Occasionally the airship drew away until the watchers could see only a speck in the sky far to the southward. At Mount Pulaski Brookins left the railroad route and struck out across country for the Fair Grounds. He alighted ten minutes before the train crew, up at the Springfield station.
By far the most interested man aboard the train was Wilbur Wright, and he was by all odds the calmest until the final lap of the flight. A dry smile and a short “Pretty good” were his quota of praise, while throngs of citizens were shouting themselves hoarse. He watched his pupil rise at Mount Pulaski and saw the wheel and declared its loss made no difference, but after that he showed marked nervousness. His strong fingers were clasped and unclasped and his eyes were glued against the car window the greater part of the time.
“I wonder if he’ll stop again,” he remarked when twelve miles out of Springfield. “I wonder if he’ll stop or try to make it through. He’s a good driver; Brookins is a fine driver; only been in the business since April. What’s that, a head? You bet, he has a lead on him, and that’s what counts in this business. See, he’s flying high—higher than any time during the trip. I guess he’s going to try to make it through without another stop.”
Brookins Leaving Mount Pulaski. A Marker is in Mt. Pulaski, Illinois, in Logan County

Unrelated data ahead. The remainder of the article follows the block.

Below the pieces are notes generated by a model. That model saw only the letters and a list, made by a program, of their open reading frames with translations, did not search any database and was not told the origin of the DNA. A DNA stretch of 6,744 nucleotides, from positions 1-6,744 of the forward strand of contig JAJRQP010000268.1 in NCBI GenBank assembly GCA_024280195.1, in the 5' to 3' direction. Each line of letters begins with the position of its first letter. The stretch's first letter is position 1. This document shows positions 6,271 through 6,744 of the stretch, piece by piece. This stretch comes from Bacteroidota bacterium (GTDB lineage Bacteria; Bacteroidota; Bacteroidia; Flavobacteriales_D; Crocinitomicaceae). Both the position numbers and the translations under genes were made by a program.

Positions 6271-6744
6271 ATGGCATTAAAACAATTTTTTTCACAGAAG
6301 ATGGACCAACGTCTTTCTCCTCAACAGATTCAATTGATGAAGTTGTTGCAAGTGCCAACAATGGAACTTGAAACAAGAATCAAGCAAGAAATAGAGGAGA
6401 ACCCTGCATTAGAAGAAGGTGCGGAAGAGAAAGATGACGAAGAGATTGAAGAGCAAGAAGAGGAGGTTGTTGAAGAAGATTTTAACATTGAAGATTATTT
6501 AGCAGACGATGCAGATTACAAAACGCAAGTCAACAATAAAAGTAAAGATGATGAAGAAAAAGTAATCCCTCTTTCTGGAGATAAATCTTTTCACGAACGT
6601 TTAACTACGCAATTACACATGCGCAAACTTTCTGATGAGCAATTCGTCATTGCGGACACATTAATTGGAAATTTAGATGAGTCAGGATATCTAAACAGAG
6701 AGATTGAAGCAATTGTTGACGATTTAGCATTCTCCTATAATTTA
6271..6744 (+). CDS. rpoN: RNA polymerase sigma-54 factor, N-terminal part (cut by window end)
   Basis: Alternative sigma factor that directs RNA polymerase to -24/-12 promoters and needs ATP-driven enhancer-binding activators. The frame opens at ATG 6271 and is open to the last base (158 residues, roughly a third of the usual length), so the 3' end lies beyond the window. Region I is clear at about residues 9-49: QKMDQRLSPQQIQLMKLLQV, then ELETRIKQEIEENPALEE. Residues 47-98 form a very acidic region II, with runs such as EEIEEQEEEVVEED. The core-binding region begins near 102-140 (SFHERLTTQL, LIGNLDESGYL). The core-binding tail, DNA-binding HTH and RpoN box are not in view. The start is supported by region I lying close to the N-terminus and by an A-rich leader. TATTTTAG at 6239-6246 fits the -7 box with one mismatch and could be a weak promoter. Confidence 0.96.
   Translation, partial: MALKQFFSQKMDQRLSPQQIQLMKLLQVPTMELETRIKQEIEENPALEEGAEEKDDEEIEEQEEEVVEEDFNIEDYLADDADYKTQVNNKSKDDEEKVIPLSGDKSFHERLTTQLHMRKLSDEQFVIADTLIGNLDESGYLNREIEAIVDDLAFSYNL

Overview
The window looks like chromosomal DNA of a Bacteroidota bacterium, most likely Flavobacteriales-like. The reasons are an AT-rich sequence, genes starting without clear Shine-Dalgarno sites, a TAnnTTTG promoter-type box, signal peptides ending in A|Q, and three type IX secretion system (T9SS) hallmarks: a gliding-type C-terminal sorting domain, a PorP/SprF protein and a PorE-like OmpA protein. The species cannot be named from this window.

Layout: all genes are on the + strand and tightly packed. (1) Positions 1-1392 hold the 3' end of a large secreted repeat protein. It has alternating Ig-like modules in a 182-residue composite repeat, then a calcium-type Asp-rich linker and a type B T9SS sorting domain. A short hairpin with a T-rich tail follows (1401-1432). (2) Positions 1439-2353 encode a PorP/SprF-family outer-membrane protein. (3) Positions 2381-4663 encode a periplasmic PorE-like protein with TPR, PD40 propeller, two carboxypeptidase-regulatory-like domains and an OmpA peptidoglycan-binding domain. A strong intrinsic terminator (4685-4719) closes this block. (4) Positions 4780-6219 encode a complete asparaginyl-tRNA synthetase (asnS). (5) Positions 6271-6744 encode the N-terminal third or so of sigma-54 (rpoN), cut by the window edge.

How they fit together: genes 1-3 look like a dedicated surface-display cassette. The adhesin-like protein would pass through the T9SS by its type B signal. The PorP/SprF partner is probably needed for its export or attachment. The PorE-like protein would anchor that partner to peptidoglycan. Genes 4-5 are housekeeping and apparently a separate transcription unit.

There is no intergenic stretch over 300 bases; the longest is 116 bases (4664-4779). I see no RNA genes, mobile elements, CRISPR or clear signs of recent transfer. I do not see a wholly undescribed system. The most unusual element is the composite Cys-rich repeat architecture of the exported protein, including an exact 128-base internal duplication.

(40° 0.245′ N, 89° 17.133′ W.)
As the train neared Springfield the biplane could be seen a white shadow far up in the sky.
“He’s all right now,” said Wright. “Even if his engine should fail him now he could glide down into the fair grounds. He must be up 2,000 or 2,500 feet. I wonder why he doesn’t drop down a bit. He’s flying mighty high, There, he’s dropping a little, but not much. Now he’s going down faster. He’ll make it all right unless the loss of the starting wheel bothers him. Now he’s dropping fast. He’s just as good as finished the trip.”
The yound aviator had a continuous ovation from the watching crowds along the way. At every hamlet crowds were gathered from miles about to watch the biplane pass.
Wright Thinks Big Race Feasible.
Wilbur Wright, before departing from Dayton, Ohio, his home, expressed his belief that The New York Times-Chicago Evening Post race between Chicago and New York was feasible, though he said none of the Wright machines would be in the race as they were engaged in St. Louis.
“There isn’t much to say,” he replied when asked about Brookins’s feat. “Brookins made the distance as we believed he would from the start. The way to do these things is to act and not talk about them. Our biplane dis the work. I don’t know much about the records of these things except that I’m certain that this is the longest flight made, between sunup and sundown. Curtiss made two stops on his Albany-New York trip and Brookins made two to-day.
“Brookins could have beaten the time ten miles an hour if he hadn’t had wind blowing at that rate to contend with. As it was, he kept increasing his speed from the time he started to finish of the run. The engine throughout the trip was doing almost its maximum work.
“It was a broken pump, heating up his engine that made it necessary for him to alight at Mount Pulaski. Otherwise he would have gone the whole distance to Springfield from Gilman. The machine will go for any distance; the only difference between this and a practice flight is that the operator has to work longer. I think this has shown conclusively that the aeroplane is a successful navigator of the air.”